Twenty-six-year-old Wok has been caring for Nong Mai since she was three. Nong Mai is one of 35 captive elephants in Wok's village in north-eastern Thailand. Here, the traditions of elephant keeping have been passed down from generation to generation - but now they're quickly fading.
Wok is Nong Mai's mahout, her keeper. They are inseparable. They play together. They bathe together. And they beg together. It's illegal to street beg with elephants in Thailand, but Wok and his family need the money. Mired in debt, street begging with Nong Mai has become the family business.
Leaving his village, Wok hopefully wanders the streets of Bangkok with Nong Mai, day after day, peddling sugar cane to people who want to feed the elephant. But only a few buy; many shun him. Others scold him for dragging an elephant into the city, echoing what many believe to be true - that elephants do not belong in the city, in captivity. They belong in the wild, free.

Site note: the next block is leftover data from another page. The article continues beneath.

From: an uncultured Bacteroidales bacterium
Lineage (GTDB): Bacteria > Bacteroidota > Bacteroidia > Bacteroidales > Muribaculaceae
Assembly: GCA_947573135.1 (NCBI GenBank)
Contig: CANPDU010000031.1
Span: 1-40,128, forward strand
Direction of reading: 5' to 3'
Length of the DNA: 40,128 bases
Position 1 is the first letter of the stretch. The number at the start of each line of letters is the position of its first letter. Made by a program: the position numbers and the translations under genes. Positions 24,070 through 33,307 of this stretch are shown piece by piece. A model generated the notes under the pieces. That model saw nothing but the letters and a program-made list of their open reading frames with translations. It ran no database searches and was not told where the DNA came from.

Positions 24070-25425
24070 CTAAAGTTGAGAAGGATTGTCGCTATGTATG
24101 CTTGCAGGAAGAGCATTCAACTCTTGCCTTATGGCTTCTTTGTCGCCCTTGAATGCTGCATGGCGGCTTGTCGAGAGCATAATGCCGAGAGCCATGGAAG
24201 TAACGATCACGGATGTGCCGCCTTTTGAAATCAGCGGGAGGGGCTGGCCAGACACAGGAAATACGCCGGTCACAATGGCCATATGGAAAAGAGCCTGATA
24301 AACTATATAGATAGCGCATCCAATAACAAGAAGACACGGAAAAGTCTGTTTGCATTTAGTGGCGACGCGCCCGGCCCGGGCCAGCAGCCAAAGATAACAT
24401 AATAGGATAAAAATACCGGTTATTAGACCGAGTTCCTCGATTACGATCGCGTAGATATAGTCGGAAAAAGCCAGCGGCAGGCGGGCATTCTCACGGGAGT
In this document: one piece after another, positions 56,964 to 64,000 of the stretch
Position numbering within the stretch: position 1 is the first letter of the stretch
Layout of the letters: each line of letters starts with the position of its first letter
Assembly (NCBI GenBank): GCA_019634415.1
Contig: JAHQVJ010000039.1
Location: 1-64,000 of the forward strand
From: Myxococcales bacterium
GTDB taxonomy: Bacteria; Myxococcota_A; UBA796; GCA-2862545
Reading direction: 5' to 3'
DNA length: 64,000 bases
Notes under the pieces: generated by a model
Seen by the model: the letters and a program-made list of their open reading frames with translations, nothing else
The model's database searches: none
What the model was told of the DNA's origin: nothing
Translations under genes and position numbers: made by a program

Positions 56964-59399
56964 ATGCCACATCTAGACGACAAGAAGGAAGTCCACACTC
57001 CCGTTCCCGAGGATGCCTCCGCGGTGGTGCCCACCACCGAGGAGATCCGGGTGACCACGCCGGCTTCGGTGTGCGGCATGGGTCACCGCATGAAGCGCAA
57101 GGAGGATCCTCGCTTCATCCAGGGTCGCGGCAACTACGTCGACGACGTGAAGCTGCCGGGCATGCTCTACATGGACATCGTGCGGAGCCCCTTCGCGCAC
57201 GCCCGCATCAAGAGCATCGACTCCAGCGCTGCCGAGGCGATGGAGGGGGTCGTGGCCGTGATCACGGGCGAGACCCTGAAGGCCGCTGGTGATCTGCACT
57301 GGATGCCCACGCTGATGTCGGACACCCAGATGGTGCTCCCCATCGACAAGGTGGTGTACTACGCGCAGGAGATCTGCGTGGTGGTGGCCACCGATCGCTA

The truth is, despite their wild and potentially dangerous nature, elephants have been ingrained in Asian culture for thousands of years - a bond built on traditional knowledge and spiritual reverence. Yet today this bond is challenged: with fewer than 45,000 Asian elephants left on Earth, they are officially an endangered species. Most elephants in Thailand are forced into the $40-billion-a-year tourism trade. Illegal tusks are rampantly smuggled into the country, elevating Thailand to one of the biggest markets for the global ivory trade. And the growing human population continues to trespass into elephant habitats. A century ago, more than 100,000 elephants roamed freely in Thailand's lush forests. Today, only 4,000 remain - 2,800 of which are captive.
But a remarkable organization in Thailand is fighting to change that. Since 2002, it has been releasing captive elephants into vast, protected, wild forest habitats within Thailand that are off-limits to humans. And it now has its eye on Nong Mai. Separating Nong Mai from Wok won't be easy. Living without her would be like 'having no hands or feet,' says Wok. But he can no longer make a living from street begging. The challenges of keeping Nong Mai in his rural village are too difficult. Wok must let her go.
Once in the forest, Nong Mai adjusts to her newfound freedom in no time, showing that, despite imminent threats to the survival of Asian elephants, a happy ending for one may offer hope for all. Watch free movie drama, adventure, documentary When Elephants Were Young (2016) online in FreeMovies4k.org.